Light at the end of the tunnel

I can eat indoors at a restaurant with friends. My hockey league has re-started for a summer season. We’re allowed to travel to other regions within the province again – so are planning our usual trip to Kelowna for the August long weekend. My office is working on a plan to get us all working back in the office in September (or possibly earlier), and I’ll be teaching university in person in the fall as well. All things that I never used to give a second thought to, but after 15 months of working from home1 and various permutations of pandemic restrictions, I now think “I can’t believe these things are happening again”.

In truth, we’ve been extremely fortunate in BC compared to many other places when it comes to pandemic restrictions. Other than ~6 weeks weeks in the early pandemic, I’ve been able to go to my gym. Those 6 weeks felt like 6 years at the time and it wasn’t until just the other day when I was chatting with the gym owner during my workout that I realized that the gym was only closed for 6 weeks.2. I got to in restaurants (though only with the other person from my household) and get my hair cut, whereas those types of things have been shut in many other provinces. Schools have been open for much of the pandemic (and a study out today showed that the rate of COVID-19 infections, as measured by serology (testing who has antibodies against COVID-19 (before vaccinations) regardless of if they showed symptoms or were diagnosed), were not different between teachers and the general population, suggesting that schools were not most risky than the general community).

We are also very fortunate that in Canada, despite a slow start, our vaccine rollout has been rocking. In fact, we are now one of the most vaccinated countries in the world when it comes to percentage of the population having had at least one dose (Source). There are a few small countries that have higher rates than Canada – all 47 people in Pitcairn are vaccinated (giving it 100% vaccination rate)’ Falkland Islands, Seychelles, Malta, Kuwait are all doing well; and Gibraltar has somehow vaccinated 116% of its population.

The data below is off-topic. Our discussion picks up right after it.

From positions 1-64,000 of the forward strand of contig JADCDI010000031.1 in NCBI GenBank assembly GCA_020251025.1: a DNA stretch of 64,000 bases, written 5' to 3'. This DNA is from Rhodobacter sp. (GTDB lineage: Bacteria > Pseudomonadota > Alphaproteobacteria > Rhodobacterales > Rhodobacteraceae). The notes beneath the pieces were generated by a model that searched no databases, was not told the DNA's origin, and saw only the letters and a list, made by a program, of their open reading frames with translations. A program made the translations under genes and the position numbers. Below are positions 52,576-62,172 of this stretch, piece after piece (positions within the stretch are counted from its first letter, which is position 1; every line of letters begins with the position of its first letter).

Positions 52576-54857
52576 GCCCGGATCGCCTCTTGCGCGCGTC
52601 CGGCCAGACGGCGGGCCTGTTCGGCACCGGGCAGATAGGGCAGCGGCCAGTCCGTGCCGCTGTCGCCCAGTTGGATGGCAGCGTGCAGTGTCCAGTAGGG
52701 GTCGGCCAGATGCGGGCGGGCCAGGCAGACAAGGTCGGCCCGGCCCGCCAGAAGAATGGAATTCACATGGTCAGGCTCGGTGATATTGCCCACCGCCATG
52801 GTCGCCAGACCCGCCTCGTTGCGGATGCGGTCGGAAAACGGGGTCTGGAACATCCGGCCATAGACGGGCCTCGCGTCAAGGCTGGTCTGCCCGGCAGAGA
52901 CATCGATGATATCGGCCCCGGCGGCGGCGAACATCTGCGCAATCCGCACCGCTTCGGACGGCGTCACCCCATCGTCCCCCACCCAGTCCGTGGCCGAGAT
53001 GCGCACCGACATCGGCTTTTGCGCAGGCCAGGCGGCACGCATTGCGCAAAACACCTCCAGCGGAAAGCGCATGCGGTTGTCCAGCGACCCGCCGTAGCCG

(Source: Out World in Data. Creative Commons CC BY license)

We are a bit behind on second doses, as the decision was made when we had very limited supply of vaccine in the beginning of the year to prioritize giving it first to those living in long-term care (where we saw the most tragic effects of the disease) and then focused on getting as many people partially protected with a first dose (which actually gives quick good protection) until we had enough vaccines to get those second doses into arms. So we are catching up pretty quick on second does.

(Source: Out World in Data. Creative Commons CC BY license)

Here’s me after getting my dose 2 – I managed to snag a spot at the vaccination clinic at the Anvil Centre – mere steps from my home!

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Unsurprisingly, case rates have plummeted since we got a substantial proportion of the population vaccinated. Because vaccines work.

And now we are entering the messy transition. Different people have different levels of risk tolerance, and they have different situations (e.g., having small children who can’t yet be vaccinated, having loved ones whose immune systems are compromised, etc.) and as restrictions start to ease, there will be a bunch of people who think they are lifting too quickly and a bunch of people who think they are being lifted too slowly. And since it seems like we aren’t going to be able to eradicate this virus, but we’ll just have to learn to live with and manage any outbreaks that pop up the way public health does for many other communicable diseases (e.g., measles, influenza – just to name a couple), I can imagine that it’s going to take some getting used to. Most people don’t know about all the work that public health does behind the scenes to manage communicable diseases when it’s not a pandemic and since that has all been front and centre during the pandemic, I can see that transitioning back to that type of public health management might seem unsettling to some people who’ve gotten used to seeing public health in action and might think that not seeing it means that nothing is being done. We’ve also all been through a lot in the last 15 months, so anxiety at all the changes is to be expected. Change is hard, even when it’s good change – like getting back to doing all the things we want to do.

  1. I’m extremely fortunate that all of my jobs – my day job and all my teaching gigs, have been things that I can do from my home. []
  2. In fairness, I did stop going to the gym a bit before they closed down in the early pandemic – so much was unknown and I felt like it if wasn’t deemed safe to work in my office, I probably shouldn’t be going to a gym either. []

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